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poly ticks

2006-02-16 16:12:55.76017+00 by Dan Lyke 4 comments

How about some politics today?

  • Ethanol's a Big Scam, and Bush Has Fallen for It isn't really about Bush, it's about the fallacy of ethanol as an alternative fuel, one that's politically popular because of the diverse constituent base it serves, but practically untenable.
  • I'm about halfway through The Myth of the Rule of Law, some good reading about how this notion of law as a truth apart from the humans who administer it and interpret it is actually bad.

[ related topics: Politics Law Current Events ]

comments in ascending chronological order (reverse):

#Comment Re: made: 2006-02-16 17:21:03.760995+00 by: ebradway

On funding ethanol and other biofuels: Isn't the purpose of government subsidies to help shore-up processes that aren't efficient in order to: 1. eventually make the processes efficient and 2. provide a domestic source of a strategic commodity. After all, nuclear fusion has never, ever been efficient but we keep funding that. And a side benefit of ethanol process refinement is that we get to use the fuel now. Nuclear fusion research doesn't produce any usuable outputs.

And what's wrong with government focusing something "that's politically popular because of the diverse constituent base it serves"? Diverse consituency, to me, implies widespread interest - as opposed to focused special interests.

The use of ethanol in place of petro or vegetable oils in place of diesel is both new and old. Rudolph Diesel created the diesel engine to run on fuels produced by the farmers who would use the engine. Henry Ford intended for people to distill their own ethanol for their cars. The basic idea is as old as the technology in the vehicles. What is new is this idea that the process has to be efficent and scale to millions of vehicles and billions of gallons of fuel. To me, that just strikes of process refinement issues - i.e., solvable problems.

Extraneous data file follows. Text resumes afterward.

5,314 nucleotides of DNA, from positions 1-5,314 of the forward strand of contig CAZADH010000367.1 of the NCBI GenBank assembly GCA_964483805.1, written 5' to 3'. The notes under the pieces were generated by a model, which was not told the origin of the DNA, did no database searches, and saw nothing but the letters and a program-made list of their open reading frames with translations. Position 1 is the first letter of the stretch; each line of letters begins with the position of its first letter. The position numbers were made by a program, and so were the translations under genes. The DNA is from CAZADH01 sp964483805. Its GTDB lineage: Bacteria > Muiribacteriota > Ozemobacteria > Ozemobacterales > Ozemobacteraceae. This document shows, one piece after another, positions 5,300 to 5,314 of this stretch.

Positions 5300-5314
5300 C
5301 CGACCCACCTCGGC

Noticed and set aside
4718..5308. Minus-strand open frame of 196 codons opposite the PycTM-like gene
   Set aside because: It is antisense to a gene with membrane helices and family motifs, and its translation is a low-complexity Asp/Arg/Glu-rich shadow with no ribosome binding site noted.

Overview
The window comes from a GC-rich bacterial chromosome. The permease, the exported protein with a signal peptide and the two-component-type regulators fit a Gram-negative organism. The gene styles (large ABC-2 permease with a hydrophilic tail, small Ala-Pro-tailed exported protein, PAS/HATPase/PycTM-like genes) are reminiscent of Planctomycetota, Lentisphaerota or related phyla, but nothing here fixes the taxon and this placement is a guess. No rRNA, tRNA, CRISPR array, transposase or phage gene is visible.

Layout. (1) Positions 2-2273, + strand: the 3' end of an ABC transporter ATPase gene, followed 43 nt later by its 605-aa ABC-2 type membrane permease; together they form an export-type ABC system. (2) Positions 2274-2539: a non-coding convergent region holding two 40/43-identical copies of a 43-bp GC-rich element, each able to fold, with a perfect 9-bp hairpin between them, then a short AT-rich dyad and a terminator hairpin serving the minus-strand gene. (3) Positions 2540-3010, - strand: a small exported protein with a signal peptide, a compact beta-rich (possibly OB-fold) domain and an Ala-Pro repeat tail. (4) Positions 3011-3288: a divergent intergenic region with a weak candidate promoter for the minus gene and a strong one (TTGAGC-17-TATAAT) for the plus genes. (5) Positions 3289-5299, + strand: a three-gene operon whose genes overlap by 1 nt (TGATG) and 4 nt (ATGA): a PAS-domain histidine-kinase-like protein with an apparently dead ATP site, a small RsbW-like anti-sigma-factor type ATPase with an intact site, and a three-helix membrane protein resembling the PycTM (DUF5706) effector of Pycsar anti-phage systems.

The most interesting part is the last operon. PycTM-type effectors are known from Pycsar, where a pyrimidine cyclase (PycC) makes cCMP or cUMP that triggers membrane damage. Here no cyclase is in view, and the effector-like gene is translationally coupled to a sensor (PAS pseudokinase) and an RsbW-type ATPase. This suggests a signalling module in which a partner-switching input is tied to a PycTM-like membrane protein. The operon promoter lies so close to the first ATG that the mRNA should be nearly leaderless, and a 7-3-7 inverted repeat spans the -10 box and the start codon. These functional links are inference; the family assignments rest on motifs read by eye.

BTW, #1 Diesel is now mandated across the US. It's not actually available at every pump, despite the mandate. But it's amazing the results. My VW TDi, running #1 diesel gets 10% to 20% better fuel economy (I'm not experiencing around 40mpg in mixed use), better cold starting, and less obnoxious exhaust. The next big step in Diesel will be further lowering the amount of sulfur in the fuel and using particulate traps on the exhaust. This has been the norm in Europe for about a decade. Diesels there have lower NOx emmisions that even hybrid petro cars.

#Comment Re: made: 2006-02-16 18:28:21.459333+00 by: Dan Lyke

Ethanol seems to be an excuse to continue the welfare for farmers and to funnel taxpayer dollars to ADM, while causing short-term problems: mandated use of ethanol as an oxygenate in gasoline is causing higher emissions, costs, and possibly even environmental damage on a macro scale than some of the other options, large areas of pesticide treated farmlands aren't always a good idea, and corn is a crop that really needs rotation.

I really should be working, so I'll stash these off for further reading later:

But I'm also reasonably convinced that with 25 year patents we also don't need government funding of fusion research.

#Comment Re: made: 2006-02-24 16:55:35.762331+00 by: baylink

4 words: direct ethanol fuel cell

#Comment Re: made: 2006-02-24 21:43:07.017141+00 by: baylink

> I refer to the myth of the rule of law because, to the extent this phrase suggests a society in which all are governed by neutral rules that are objectively applied by judges, there is no such thing

The entire piece is a strawman: that isn't what (I understand) people to mean when they use the phrase "rule of law" -- it commonly goes to "no man is above the law; the law (whatever it is) applies as written to everyone".

Sure the creation of law is political; we got that.

This guy has a Ph.D., and he's pulling fallacies like this?